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Best Type of Condoms

Published: May 14, 2012
Dear TeenHealthFX,
I was wondering what brands of condoms are best. My boy friend wants to use Trojan Ecstasy could you tell me about this kind and other brands and makes. I’m trying to get birth control too but for now I want to know the best kinds of condoms.
Signed: Best Type of Condoms

Dear Best Type of Condoms,

 

TeenHealthFX is not in the habit of endorsing products but we can tell you what to look for in a condom and the importance of proper use and handling.

 

According to the Center for Disease Control (CDC), male condoms are available in latex, lambskin, and polyurethane. Condoms manufactured from latex are the most popular, and studies conducted on the ability of condoms to prevent the transmission of STDs and HIV most often involves latex condoms.  Condoms manufactured from lambskin, also known as "natural skin," or "natural membrane," are made from the intestinal lining of lambs. While these condoms can prevent pregnancy, they contain small pores that may permit passage of some STDs, including HIV, the hepatitis B virus, and the herpes simplex virus. Condoms manufactured from polyurethane are thinner and stronger than latex condoms, provide a less constricting fit, are more resistant to deterioration, and may enhance sensitivity. Polyurethane condoms are also recommended for those who have latex allergies. Polyurethane condoms have not been studied for their effectiveness in the prevention of STD transmission.

 

Here are some very important factors that are important to remember with condom use:

·         Store condoms in a cool place out of direct sunlight (not in wallets or glove compartments). Latex will become brittle from changes in temperature, rough handling, or age. Don't use damaged, discolored, brittle, or sticky condoms.

·         Check the expiration date.

·         Carefully open the condom package -- teeth or fingernails can tear the condom.

·         Use a new condom for each act of sexual intercourse.

·         Put on the condom before it touches any part of a partner's body.

·         Hold the condom over an erect penis.

·         If a penis is uncircumcised, pull back the foreskin before putting on the condom.

·         Put on the condom by pinching the reservoir tip and unrolling it all the way down the shaft of the penis from head to base. If the condom does not have a reservoir tip, pinch it to leave a half-inch space at the head of the penis for semen to collect after ejaculation.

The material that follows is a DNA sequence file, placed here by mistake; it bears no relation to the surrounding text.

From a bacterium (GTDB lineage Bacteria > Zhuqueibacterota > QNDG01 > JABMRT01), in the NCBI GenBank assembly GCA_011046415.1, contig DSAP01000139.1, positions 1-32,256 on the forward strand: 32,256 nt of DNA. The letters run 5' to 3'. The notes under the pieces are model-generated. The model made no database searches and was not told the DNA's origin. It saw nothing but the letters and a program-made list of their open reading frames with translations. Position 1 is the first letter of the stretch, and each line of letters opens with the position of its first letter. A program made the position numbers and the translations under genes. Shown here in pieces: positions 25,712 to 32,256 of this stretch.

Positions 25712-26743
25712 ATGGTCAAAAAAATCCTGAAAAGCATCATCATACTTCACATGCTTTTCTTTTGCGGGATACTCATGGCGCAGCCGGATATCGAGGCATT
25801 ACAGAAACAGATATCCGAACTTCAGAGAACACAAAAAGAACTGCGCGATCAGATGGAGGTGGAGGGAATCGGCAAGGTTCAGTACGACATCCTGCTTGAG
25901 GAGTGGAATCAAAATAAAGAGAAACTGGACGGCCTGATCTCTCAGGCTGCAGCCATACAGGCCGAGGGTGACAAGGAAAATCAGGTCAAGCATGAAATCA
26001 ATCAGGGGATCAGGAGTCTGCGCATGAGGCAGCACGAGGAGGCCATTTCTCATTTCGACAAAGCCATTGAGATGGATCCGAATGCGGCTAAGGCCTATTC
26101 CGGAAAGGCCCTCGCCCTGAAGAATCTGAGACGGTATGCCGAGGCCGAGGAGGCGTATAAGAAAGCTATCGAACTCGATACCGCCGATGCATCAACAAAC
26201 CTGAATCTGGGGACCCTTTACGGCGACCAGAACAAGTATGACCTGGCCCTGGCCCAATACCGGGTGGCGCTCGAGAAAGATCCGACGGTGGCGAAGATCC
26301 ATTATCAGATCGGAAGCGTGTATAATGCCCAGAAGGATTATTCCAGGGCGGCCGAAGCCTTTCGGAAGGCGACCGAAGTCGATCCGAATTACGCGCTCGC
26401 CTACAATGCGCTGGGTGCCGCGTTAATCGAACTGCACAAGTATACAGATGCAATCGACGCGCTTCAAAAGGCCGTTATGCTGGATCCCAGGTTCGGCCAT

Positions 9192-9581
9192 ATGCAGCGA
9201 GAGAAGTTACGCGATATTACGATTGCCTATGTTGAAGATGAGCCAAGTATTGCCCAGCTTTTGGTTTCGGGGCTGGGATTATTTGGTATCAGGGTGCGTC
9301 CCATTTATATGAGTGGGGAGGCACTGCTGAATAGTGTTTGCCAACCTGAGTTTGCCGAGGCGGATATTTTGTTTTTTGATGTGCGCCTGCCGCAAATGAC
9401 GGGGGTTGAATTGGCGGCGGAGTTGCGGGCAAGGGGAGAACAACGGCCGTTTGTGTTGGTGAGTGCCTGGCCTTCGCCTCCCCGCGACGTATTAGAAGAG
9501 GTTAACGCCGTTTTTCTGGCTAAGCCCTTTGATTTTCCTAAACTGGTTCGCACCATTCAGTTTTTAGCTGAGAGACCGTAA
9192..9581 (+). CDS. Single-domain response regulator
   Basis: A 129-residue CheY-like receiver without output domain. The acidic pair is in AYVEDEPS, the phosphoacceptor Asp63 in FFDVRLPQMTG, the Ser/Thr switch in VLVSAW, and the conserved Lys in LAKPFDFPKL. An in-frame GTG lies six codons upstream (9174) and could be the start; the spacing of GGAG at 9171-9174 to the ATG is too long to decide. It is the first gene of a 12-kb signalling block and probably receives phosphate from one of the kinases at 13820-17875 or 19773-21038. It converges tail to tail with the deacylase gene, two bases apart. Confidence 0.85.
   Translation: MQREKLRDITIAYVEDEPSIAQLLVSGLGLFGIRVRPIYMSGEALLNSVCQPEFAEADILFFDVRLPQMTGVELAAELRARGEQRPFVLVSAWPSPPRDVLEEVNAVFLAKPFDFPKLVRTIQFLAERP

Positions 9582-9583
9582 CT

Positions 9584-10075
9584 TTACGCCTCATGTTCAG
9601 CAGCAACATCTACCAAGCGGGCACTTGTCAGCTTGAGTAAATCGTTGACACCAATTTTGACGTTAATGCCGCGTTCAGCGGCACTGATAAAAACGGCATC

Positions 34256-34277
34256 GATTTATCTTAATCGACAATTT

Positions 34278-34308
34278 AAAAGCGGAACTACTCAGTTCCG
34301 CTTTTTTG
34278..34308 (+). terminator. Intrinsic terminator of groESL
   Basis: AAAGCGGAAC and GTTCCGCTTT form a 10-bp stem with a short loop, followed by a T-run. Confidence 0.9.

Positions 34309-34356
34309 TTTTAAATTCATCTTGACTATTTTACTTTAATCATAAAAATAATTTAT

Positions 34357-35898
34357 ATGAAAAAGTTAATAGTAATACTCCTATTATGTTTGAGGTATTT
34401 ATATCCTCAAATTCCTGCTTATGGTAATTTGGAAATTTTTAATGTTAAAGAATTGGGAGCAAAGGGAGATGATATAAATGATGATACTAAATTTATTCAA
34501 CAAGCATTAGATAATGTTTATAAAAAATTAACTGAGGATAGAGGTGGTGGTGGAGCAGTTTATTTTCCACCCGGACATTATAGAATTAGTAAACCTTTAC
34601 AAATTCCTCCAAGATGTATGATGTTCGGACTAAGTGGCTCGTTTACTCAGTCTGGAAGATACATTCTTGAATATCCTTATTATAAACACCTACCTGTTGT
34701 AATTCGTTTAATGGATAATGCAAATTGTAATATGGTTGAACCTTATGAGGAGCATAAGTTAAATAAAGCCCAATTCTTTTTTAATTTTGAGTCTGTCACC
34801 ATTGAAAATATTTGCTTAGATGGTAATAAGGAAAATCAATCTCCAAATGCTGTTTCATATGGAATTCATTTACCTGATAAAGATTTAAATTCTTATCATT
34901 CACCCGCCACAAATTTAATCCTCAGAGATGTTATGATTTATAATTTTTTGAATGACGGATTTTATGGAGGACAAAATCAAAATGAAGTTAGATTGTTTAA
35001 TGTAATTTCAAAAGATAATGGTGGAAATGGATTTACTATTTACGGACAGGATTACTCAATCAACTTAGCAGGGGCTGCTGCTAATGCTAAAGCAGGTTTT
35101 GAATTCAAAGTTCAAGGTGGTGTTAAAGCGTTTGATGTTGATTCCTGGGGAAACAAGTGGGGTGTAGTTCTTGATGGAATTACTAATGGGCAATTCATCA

·         In the event that the condom breaks, withdraw the penis immediately and put on a new condom before resuming intercourse.

·         Use only water-based lubrication. Do not use oil-based lubricants such as cooking/vegetable oil, baby oil, hand lotion, or petroleum jelly -- these will cause the latex condom to deteriorate and break.

·         Withdraw the penis immediately after ejaculation. While the penis is still erect, grasp the rim of the condom between the fingers and slowly withdraw the penis (with the condom still on) so that no semen is spilled.

·         Remove the condom, making certain that no semen is spilled.

·         Carefully dispose of the condom. Do not reuse it.  

·         Do not use a male condom along with a female condom. If the two condoms rub together, the friction between them can cause the male condom to be pulled off or the female condom to be pushed in.

 

If you want some specific information about condom brands, Consumer Reports has done research on condoms and has made some recommendations. According to Consumer Reports, the highest-rated models are:

 

·         Durex Extra Sensitive Lubricated Latex

·         Durex Performax Lubricated

·         Lifestyles Classic Collection Ultra Sensitive Lubricated;

·         TheyFit Lubricated; Trojan Extended Pleasure Climax Control Lubricant;

·         Trojan Non-Lubricated

·         Trojan Ultra Pleasure Spermicidal Lubricant. 

 

Check out the Consumer Report’s condom testing video on YouTube for more information.

Signed: TeenHealthFX

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